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Former Nalcor Energy CEO says there was nothing misleading in ‘strategic risk’ or schedule
Former Nalcor Energy president and CEO Ed Martin says the estimates for the Muskrat Falls project were “absolutely not lowballed,” regardless of any testimony at the Muskrat Falls Inquiry.
The man leading the Muskrat Falls hydroelectric project and Martin’s second at the time — Gilbert Bennett — has been on the stand at the inquiry hearings in St. John’s. Martin was at the Beothuck Building Thursday to listen to Bennett’s further testimony.
He also addressed news reports of project estimates being intentionally kept low.
It has been reported the costs were “lowballed” or misleading, in order to get an agreement on the Maritime Link transmission line to Nova Scotia. The Maritime Link led to a federal loan guarantee for the separate, but now regional, Muskrat Falls hydroelectric project, ultimately saving that project money.
Bennett was asked Monday by inquiry co-counsel Kate O’Brien about estimates and numbers put to Nova Scotia-based Emera for the Maritime Link.
She asked Bennett, “Do you recall one of the things that you did to address getting it below this threshold (for approval) was to either reduce the confidence level (in estimates) or somehow remove strategic risk amounts, or some of the tactical risk amounts — but remove any contingencies, reserve amounts, from the numbers in order to get it below that?”
“I’m acknowledging that’s what was done,” Bennett answered, adding that it was Martin’s decision on what the agreement would look like for Nalcor Energy.
Did Bennett misspeak? Martin told reporters he can’t speak to that.
Bennett could have been misinterpreted by inquiry lawyers, reporters and others following the testimony.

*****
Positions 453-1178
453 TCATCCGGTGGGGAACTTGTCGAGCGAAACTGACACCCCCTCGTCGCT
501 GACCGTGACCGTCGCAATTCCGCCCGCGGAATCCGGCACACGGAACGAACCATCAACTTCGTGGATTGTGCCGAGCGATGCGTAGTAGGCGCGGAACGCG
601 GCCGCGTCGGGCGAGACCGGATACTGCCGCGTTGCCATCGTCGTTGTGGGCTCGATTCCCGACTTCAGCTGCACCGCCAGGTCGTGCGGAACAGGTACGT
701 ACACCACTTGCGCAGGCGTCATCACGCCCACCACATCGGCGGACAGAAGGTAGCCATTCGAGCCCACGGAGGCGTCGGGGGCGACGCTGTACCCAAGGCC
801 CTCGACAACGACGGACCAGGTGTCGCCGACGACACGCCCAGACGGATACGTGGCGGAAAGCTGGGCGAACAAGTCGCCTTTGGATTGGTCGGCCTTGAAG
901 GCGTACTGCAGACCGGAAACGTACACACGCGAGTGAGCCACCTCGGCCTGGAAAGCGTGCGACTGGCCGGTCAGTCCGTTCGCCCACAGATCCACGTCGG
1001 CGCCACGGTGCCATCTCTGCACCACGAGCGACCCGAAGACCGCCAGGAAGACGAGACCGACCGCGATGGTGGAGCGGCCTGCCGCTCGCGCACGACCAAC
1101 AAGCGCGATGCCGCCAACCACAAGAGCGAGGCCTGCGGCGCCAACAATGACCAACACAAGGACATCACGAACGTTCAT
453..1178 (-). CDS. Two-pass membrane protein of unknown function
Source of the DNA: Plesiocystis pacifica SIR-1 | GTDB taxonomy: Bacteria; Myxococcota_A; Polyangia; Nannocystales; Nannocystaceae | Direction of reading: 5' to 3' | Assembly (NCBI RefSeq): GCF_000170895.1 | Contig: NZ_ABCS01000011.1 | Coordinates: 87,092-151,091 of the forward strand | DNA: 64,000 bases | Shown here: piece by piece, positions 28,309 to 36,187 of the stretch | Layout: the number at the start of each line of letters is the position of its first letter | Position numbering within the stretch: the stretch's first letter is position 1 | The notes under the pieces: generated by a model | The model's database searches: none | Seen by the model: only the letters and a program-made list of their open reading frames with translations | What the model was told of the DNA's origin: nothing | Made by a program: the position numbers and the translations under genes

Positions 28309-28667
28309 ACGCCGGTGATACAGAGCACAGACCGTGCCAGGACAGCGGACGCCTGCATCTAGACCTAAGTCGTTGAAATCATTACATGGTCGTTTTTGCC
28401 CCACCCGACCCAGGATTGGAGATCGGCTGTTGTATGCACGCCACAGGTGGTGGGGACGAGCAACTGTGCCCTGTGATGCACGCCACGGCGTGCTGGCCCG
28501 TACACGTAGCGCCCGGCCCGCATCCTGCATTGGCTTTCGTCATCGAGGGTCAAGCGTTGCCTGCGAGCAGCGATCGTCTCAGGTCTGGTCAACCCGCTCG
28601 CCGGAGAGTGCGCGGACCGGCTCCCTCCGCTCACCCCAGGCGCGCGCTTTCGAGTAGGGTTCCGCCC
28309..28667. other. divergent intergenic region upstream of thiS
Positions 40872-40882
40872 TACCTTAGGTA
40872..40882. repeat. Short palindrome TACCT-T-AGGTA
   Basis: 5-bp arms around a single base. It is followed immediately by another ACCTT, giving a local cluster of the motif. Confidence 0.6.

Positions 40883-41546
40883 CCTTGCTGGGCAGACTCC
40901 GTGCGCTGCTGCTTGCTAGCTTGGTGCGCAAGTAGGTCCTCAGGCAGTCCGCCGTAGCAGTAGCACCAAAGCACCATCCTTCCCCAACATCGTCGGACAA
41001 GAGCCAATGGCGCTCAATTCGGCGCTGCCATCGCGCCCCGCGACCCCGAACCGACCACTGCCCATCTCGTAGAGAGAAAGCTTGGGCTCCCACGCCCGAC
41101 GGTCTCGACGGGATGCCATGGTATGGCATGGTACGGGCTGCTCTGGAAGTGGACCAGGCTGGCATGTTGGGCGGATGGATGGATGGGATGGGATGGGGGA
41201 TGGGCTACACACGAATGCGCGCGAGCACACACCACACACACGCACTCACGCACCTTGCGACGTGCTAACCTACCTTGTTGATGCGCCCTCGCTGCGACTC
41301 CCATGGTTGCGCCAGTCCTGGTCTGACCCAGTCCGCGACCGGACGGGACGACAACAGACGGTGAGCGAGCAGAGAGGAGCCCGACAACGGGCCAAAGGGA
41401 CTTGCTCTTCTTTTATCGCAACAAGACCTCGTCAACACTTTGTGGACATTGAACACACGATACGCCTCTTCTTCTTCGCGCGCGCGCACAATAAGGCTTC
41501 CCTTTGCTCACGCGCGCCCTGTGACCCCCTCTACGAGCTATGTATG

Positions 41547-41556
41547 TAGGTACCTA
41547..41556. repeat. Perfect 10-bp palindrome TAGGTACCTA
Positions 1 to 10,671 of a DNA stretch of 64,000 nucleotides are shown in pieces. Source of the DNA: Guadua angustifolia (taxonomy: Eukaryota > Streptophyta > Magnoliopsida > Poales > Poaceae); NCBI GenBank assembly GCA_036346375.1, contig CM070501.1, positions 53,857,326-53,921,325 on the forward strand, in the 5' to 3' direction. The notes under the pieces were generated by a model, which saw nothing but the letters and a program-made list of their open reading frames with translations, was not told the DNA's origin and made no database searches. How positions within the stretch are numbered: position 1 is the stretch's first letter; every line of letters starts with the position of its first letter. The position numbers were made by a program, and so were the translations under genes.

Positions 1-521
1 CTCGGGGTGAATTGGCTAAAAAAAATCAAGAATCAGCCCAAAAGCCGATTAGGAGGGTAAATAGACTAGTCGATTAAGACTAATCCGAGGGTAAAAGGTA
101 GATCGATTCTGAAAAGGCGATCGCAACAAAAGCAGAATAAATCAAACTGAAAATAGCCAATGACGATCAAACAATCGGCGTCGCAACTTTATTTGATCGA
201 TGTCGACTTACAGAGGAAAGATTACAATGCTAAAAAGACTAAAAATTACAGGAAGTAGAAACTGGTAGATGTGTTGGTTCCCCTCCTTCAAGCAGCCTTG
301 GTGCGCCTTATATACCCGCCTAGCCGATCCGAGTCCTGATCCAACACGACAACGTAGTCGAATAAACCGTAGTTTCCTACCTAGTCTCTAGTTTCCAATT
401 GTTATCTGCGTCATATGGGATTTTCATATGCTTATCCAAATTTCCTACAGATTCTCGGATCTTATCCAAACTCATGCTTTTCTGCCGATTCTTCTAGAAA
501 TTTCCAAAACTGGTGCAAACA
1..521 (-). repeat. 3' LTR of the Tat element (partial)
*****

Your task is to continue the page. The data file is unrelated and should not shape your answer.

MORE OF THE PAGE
“Knowing Gilbert, I’m sure he was focused on the actual question at that moment. He’s a very focused individual. They were talking about the Emera negotiations. And taken in that context, we were doing things in the negotiating perspective. He was probably thinking about that. But I can’t say that with any certainty."
— Ed Martin, former Nalcor Energy president and CEO
Martin said he would place value as well on when the issue was raised again, in later questions on Wednesday from his lawyer, Harold Smith.
“There’s been a suggestion that there was a strategic risk removal at Emera negotiations in order to achieve the Emera deal,” Smith said to Bennett. “But we know from your evidence that strategic risk was never part of a budget given to the project management team.”
Bennett replied, “That’s correct.”
“Strategic risk” is risk outside of the control of the project team. Nalcor Energy never did include an amount for it in project estimates. Martin suggested putting any amount of funding for it out in the open can draw inflated claims to the project from contractors looking to get some of the money.
‘To address Emera’s concern’
During questioning, Bennett was taken to a Nalcor Energy document related to the project risk and budget. It was written by a Nalcor Energy consultant, Jason Kean, who stated Nalcor senior management decided to “drop the strategic risk exposure allowance of six per cent from the overall capital cost recommendations for both the Muskrat Falls and Labrador-Island Transmission Link projects (collectively, commonly referred to as just the Muskrat Falls project) in order to address Emera’s concern regarding its ability to sell the strategic risk concept to the Nova Scotia regulator, the Nova Scotia Utilities and Review Board (UARB).”